We need to learn about, to recognize, to acknowledge those histories. And to incorporate those into our frameworks of race, and into our movements for racial justice. As we think about the US, we need to be inclusive, to include all the stories and the ways that our white system excludes the experiences, the perspectives of many of us. And not just by mistake, but deliberately—that exclusion is part of our nation’s history, our history within the US and outside it. That is what I commit to, I commit to being inclusive in thinking about and acting for racial reckoning and justice.

Anam Shah and Flora Hamilton

This land is your land
This land is your land
You’ve made it clear, now
It sure ain’t my land

As I’m trespassing,
I keep my head down low
Who knows how high the bullets go

I’d love to walk through
That ribbon of highway
But I’m in danger
In my own driveway

Another man yells,
“Go to your country”
Maybe that is the land for me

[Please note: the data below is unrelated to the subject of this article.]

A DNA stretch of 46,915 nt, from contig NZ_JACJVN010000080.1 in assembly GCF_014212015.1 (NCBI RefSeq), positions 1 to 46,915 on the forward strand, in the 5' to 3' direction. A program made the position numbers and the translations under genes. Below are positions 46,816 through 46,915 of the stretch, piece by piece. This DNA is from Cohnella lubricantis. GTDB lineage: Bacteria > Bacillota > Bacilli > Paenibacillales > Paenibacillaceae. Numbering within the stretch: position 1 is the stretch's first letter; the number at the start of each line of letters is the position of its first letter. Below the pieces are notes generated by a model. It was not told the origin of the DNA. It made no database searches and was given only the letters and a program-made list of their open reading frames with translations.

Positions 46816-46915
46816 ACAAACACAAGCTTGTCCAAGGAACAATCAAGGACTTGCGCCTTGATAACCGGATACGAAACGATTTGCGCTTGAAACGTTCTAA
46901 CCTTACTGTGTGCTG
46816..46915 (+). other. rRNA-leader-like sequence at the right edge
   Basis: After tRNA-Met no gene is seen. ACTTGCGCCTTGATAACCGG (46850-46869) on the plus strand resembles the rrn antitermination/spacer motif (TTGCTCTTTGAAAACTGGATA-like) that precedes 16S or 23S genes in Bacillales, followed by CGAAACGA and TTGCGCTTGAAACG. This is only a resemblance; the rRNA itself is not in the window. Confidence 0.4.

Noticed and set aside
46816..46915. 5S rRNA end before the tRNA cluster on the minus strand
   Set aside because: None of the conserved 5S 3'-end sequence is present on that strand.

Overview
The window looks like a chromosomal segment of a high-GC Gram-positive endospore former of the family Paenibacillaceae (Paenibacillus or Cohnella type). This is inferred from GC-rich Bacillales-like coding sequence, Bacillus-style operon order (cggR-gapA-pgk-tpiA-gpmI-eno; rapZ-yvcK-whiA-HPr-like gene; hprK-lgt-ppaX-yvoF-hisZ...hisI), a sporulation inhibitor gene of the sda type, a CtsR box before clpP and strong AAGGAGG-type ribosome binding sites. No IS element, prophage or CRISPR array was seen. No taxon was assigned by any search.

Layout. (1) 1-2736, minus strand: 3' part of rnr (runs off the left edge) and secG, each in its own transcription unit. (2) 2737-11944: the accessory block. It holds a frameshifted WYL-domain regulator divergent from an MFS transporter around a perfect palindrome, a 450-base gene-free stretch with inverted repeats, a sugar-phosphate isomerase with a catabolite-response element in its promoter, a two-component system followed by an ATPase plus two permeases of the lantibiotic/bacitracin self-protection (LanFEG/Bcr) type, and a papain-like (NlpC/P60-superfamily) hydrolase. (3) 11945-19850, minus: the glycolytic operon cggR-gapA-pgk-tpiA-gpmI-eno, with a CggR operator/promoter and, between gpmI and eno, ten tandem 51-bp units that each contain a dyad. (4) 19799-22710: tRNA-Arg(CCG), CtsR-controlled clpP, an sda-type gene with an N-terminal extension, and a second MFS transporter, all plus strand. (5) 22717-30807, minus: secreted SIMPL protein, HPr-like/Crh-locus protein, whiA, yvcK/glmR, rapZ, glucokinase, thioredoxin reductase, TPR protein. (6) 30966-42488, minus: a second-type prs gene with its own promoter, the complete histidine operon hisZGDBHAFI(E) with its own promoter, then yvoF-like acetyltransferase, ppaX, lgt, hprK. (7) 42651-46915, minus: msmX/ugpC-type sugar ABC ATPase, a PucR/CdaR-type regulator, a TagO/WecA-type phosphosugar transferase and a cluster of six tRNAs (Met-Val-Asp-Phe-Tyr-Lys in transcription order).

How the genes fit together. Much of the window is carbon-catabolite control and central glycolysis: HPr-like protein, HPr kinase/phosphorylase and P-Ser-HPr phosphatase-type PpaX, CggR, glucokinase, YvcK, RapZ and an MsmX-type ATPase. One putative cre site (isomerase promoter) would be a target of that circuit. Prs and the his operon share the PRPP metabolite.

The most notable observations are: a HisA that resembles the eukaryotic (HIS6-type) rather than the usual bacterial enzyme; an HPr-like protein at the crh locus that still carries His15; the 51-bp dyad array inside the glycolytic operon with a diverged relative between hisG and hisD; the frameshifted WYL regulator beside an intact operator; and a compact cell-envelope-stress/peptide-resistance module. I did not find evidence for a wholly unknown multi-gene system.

In the shadow of the steeple
I saw my people
We stand in darkness
Behind bald eagles

And though the birds may
Fight for their liberty
Only the bullets fly free
Only the bullets fly free

Amanda Cassano

My name is Amanda Cassano. On behalf of the Native American Students Association, I would like to express my support for the Asian American and Pacific Islander community by reading an excerpt from a conversation between Cathy Park Hong and Chanel Miller on Making Art Out of Grief: A Conversation. (Glamour 3/24/2021).

In the words of Cathy Park Hong: “I’m also thinking about the victims and the witnesses of this tragic event. Will we ever get their stories? I don’t know about them at all, except for the most superficial details. ‘She was a single mother. She was loving.’ It’s all surface level. Will we ever get to know the deep well of pain and joy of their lives? Even if there are cameras on that spa right now, and there are swarms of reporters, will we ever really get their stories? In some ways it seems so inaccessible.”

Chanel Miller: “Totally. I am so haunted by that untouched depth. Does it just disappear with them, or can we, as younger people, seek to preserve not just their stories, but the stories of our elders? I think there is a feeling of urgency to do that, confusion about how to do that, sadness if we’re not able to do that. That’s very real.”

CPH: “It is very real, and I feel this need to protect them because they’re our mothers. It’s our mothers who are being spat on and it’s our mothers who are being humiliated on the streets. These are our mothers and grandmothers.”